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Why right now is the best time to try Tai Chi for arthritis

Is Tai Chi good for your joints?

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High intensity training may be all the rage, but it’s not an option for most osteoarthritis a sufferers. Exercise physiologist Andrew Cate outlines the benefits to your joints.

What is Tai Chi?

Tai Chi is an ancient form of martial arts where the movements are performed in a slow, fluid, circular and controlled manner.

Sometimes referred to as mediation in slow motion, it has been shown to have a positive impact on both physical and psychological function.

Tai Chi encourages participants to breathe deeply and foster a mind-body connection that may help to relieve stress.

Importantly for osteoarthritis sufferers, the slowing down of movement allows the joints to remain stable while working the muscles with little or no impact. You could say it’s an exercise with “no pain, big gain”.

Tai Chi and osteoarthritis

There is evidence to suggest that Tai Chi can offer a wide range of benefits for osteoarthritis sufferers, including:
  • Improved strength and flexibility
  • Improved balance
  • Improved functional mobility
  • Relief of joint pain
  • Improved quality of life
  • Reduced joint stiffness
A study published in Asian Nursing Research investigated the long term affects of Tai Chi on physical health and quality of life.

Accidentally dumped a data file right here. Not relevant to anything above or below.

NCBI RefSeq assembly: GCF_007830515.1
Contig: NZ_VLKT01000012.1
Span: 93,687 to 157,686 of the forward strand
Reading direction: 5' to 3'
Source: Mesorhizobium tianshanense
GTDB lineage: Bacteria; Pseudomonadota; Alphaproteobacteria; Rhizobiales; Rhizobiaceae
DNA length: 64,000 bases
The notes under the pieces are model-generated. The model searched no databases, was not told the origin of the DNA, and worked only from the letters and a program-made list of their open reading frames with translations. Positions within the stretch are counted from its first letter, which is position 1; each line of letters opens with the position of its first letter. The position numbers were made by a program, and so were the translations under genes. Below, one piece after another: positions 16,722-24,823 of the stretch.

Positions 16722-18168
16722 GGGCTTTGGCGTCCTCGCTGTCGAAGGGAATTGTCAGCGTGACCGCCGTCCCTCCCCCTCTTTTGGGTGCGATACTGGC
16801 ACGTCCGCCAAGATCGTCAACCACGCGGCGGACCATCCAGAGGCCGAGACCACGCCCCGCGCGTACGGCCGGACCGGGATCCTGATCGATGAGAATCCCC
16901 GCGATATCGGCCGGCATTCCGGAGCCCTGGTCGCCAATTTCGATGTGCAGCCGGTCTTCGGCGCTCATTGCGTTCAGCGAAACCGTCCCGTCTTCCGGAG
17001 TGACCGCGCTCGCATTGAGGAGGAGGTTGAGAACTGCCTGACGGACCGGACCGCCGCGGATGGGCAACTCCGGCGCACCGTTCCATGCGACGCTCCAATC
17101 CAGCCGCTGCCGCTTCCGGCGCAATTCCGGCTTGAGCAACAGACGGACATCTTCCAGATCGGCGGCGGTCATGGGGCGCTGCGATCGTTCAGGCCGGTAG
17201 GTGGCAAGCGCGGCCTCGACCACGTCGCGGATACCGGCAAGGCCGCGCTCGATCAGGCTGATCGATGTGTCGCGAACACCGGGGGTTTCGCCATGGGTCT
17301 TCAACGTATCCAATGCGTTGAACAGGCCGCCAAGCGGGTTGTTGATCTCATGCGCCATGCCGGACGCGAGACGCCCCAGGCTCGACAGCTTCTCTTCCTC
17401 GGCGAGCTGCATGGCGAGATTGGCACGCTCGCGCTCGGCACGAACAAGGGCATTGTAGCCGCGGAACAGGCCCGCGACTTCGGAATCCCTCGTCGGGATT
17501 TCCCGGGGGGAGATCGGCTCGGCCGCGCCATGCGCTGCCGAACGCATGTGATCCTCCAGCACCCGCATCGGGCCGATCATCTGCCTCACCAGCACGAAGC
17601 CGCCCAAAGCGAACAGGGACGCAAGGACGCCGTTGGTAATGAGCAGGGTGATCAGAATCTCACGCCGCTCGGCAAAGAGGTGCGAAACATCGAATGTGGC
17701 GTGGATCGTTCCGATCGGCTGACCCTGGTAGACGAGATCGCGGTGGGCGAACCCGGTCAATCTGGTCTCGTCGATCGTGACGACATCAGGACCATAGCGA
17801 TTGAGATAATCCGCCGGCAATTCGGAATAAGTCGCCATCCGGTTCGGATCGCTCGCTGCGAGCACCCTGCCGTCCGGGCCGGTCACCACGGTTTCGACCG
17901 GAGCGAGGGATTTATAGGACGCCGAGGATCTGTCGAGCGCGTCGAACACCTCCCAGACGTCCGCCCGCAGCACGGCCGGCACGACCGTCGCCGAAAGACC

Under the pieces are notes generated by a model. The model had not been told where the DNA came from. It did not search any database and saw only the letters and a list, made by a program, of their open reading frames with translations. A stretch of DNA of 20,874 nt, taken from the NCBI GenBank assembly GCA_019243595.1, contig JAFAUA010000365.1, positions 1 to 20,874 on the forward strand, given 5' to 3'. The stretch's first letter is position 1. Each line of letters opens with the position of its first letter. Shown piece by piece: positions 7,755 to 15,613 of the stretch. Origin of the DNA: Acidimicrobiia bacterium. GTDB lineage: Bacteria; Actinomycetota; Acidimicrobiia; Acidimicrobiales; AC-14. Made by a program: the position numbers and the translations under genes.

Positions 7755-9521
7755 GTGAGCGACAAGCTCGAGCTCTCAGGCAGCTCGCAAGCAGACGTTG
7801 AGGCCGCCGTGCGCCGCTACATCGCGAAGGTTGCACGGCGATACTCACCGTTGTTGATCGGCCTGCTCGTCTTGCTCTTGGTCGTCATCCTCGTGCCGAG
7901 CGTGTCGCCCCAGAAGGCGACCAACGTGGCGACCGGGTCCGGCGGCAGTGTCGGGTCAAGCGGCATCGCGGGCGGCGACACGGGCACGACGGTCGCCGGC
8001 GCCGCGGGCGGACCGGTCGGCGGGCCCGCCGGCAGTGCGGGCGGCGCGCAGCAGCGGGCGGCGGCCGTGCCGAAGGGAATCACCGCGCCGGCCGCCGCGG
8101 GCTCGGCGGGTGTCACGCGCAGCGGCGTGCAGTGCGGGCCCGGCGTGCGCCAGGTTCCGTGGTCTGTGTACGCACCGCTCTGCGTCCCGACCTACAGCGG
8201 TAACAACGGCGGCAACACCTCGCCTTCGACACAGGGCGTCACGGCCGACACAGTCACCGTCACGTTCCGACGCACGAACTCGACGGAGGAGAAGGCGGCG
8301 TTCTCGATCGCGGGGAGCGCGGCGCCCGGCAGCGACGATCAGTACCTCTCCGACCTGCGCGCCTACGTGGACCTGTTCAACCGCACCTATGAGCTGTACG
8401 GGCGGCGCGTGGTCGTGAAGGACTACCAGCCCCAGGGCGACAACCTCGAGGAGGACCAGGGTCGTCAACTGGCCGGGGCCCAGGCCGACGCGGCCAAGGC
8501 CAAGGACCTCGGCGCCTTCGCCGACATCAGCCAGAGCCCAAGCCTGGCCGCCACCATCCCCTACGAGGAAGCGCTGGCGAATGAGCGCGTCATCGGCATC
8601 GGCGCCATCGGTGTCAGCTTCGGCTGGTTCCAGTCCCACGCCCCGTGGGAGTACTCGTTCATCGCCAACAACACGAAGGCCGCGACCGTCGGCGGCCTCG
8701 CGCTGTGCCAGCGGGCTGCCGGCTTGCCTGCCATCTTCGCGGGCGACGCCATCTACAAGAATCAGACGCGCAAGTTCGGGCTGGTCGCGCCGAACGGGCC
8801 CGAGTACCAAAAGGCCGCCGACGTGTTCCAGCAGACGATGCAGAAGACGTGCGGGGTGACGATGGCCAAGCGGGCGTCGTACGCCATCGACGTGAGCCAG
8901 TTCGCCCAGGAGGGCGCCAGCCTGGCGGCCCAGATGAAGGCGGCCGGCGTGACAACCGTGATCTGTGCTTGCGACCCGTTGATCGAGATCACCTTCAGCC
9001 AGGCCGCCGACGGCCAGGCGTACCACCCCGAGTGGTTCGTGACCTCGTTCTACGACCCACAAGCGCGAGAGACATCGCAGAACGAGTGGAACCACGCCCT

Thirty adults with osteoarthritis took part in the study, performing Tai Chi 3 times a week over a 2-year period. Subjects were re-assessed at regular intervals, with quality of life measured by a variety of markers including physical function, pain, vitality and mental health.

What the researchers found was that participants experienced significant improvements in quality of life, specifically in their perception of physical functioning, social functioning and physical role limitations. And while more research into this area needs to be done, the study authors found theses improvements in quality of life to be promising.
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How to practice Tai Chi

Be consistent

Reports have shown that once people stop practising Tai Chi, the positive benefits are lost. In other words, it’s important to be consistent to get the most out it.

Aim to include Tai Chi as part of your fitness and lifestyle routine at least 2 – 3 times a week. Participants in the study above engaged in classes of approximately 50 minutes, including a warm up, sequences of 12 exercises, cool down and stretching.

However, even short sessions of five to 10 minutes at a time will help to build confidence, and progress your skills.

Be patient

Research has found that there are difficulties and obstacles in practicing Tai Chi during the early stages. It takes time to develop the skills to perform Tai Chi effectively, and become familiar with the movement patterns.

It has been suggested that it can take at least 4 months for individuals to achieve a moderate level of Tai Chi skills. But persistence pays off. In the study mentioned above, some of the benefits accumulated and increased into the second year of regular practice.

Just enjoy

When you experience the pain and challenges of osteoarthritis, it can be beneficial to be proactive. Enjoy the sense of achievement that comes from learning new skills and movements. Enjoy being outside, where most Tai Chi classes are held. And enjoy being part of a group environment, working together as your skills and mastery develop.